If you ride a motorcycle, you have probably had this happen to you: You come to an intersection and stop for the red light. There are no other cars or vehicles stopped at the light with you, so you patiently sit alone at the light and wait — and wait — and wait even longer. The light will just not turn green. You try rolling back a little, then forward a little, but nothing happens.
As a team of avid motorcyclists, our attorneys from Johnson, Vorhees & Martucci know how frustrating this situation can be. You think to yourself: “Do I wait for a car to come up behind or next to me to trigger the signal, so it turns green?” “How long do I have to wait?” “Should I run the red light? If so, will I get a ticket?”
All of these are valid questions. The problem is that some traffic lights, especially those in rural areas or lightly travel roads, operate by detectors called inductive loops that are built into the asphalt to sense when a vehicle is present. But inductive loops do not always sense the presence of a motorcycle due to its lighter weight, and therefore does not trigger the light to change. So, what can a motorcyclist do?
In Missouri, the law (RSMo. § 304.825) states that any motorcyclist or bicyclist is allowed to enter or cross an intersection against a red light if:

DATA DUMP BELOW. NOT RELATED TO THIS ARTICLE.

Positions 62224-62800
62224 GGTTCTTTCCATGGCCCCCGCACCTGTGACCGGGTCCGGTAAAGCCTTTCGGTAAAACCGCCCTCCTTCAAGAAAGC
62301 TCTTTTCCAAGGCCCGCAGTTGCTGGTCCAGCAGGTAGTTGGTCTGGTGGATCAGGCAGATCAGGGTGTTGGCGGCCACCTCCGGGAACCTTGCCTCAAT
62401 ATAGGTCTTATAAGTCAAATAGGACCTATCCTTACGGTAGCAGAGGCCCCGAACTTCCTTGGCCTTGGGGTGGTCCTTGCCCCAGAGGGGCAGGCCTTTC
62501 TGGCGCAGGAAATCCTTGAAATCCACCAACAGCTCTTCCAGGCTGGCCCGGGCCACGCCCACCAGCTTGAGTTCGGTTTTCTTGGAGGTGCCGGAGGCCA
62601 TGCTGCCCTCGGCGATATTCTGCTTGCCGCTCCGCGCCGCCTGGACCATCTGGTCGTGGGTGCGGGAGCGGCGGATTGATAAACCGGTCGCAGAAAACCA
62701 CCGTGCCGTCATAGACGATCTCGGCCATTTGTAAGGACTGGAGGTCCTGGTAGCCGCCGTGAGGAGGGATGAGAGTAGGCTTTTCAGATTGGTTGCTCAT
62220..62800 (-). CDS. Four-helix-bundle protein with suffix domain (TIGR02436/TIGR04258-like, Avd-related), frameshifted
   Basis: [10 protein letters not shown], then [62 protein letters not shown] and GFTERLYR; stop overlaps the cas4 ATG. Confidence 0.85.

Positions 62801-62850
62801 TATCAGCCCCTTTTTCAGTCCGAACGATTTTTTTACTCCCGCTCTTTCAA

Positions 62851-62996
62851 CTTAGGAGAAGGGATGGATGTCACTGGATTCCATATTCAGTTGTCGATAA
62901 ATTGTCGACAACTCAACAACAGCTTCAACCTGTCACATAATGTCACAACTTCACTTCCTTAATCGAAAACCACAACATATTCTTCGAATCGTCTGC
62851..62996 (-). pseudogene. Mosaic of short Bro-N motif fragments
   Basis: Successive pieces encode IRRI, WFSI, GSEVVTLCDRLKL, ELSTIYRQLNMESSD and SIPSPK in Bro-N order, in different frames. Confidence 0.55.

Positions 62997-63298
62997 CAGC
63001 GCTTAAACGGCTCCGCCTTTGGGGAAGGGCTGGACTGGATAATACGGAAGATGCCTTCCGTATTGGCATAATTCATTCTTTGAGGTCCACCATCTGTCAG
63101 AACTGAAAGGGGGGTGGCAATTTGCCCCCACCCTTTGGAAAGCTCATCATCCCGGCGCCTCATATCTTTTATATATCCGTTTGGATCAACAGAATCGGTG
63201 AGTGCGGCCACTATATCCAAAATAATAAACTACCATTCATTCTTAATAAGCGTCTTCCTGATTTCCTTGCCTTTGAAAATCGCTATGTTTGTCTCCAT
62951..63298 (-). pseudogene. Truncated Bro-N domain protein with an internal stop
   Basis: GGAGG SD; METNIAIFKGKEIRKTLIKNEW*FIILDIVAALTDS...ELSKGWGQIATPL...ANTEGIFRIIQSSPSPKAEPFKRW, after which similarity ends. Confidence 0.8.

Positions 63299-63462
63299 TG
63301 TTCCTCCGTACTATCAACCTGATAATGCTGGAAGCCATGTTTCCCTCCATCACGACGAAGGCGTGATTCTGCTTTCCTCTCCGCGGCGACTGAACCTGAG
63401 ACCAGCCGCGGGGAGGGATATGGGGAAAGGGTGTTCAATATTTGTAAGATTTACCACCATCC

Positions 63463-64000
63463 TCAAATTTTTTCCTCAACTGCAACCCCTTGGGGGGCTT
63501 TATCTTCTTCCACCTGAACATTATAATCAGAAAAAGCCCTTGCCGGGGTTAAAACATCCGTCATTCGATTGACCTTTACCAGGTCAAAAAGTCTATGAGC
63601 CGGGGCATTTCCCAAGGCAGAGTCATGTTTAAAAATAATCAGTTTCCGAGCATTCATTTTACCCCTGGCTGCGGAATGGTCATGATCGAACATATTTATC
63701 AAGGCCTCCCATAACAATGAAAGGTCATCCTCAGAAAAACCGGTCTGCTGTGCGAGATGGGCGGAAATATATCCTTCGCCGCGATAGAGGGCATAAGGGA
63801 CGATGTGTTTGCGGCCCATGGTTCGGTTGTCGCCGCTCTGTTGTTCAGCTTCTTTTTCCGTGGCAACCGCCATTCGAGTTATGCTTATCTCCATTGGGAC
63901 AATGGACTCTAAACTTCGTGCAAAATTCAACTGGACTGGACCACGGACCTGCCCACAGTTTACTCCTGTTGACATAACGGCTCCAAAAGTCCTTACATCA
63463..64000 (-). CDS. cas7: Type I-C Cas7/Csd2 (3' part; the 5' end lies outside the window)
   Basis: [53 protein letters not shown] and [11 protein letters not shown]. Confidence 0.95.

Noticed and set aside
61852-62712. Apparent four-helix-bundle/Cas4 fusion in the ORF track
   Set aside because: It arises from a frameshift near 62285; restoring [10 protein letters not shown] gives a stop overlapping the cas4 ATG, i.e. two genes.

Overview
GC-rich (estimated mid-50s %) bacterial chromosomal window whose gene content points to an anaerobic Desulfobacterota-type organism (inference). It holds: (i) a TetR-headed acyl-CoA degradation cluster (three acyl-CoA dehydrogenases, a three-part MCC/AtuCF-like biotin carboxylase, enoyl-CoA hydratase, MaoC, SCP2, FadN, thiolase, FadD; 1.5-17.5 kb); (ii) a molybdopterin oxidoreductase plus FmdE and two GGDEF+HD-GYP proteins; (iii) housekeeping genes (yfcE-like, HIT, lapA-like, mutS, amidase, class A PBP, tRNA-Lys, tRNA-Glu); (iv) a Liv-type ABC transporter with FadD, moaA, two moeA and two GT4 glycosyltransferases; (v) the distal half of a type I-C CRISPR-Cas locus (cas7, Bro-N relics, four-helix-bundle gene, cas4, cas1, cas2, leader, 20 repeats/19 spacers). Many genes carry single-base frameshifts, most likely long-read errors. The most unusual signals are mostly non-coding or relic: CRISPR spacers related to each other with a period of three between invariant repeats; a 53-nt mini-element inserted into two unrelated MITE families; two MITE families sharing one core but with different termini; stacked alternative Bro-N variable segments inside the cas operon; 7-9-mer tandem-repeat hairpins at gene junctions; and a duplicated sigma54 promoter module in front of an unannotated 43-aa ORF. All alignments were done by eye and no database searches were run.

- Motorcyclist or bicyclist has completely stopped;
- An “unreasonable” amount of time has passed in waiting;
- System defects or an inductive loop trigger seems to be the cause of the unreasonable wait; and
- No other vehicle or pedestrian is approaching the intersection to risk a crash as the motorcyclist or bicyclist enters.
Unfortunately, the law does not define what is an “unreasonable” period of time. Is it a minute? Seven minutes? Close to an hour? You have to use your discretion and better judgment to make that decision.
As a rule of thumb, we suggest waiting at least one minute. Wait even longer if there is a lot of traffic crossing the intersection from other directions. Most importantly, make sure no other vehicles or people are approaching so near that there could crash into you when you cross. If the light is green in their favor and red in your direction, you will almost certainly be at fault if there is a wreck, but even worse, you or someone else could be injured. Be safe and always wear a helmet.
When you need legal guidance or representation for a motorcycle accident claim in Missouri, choose our law firm first and foremost. We are known far and wide for our commitment to our clients and our extensive history of successful case results. Call (833) 600-0125 to schedule a free initial consultationtoday.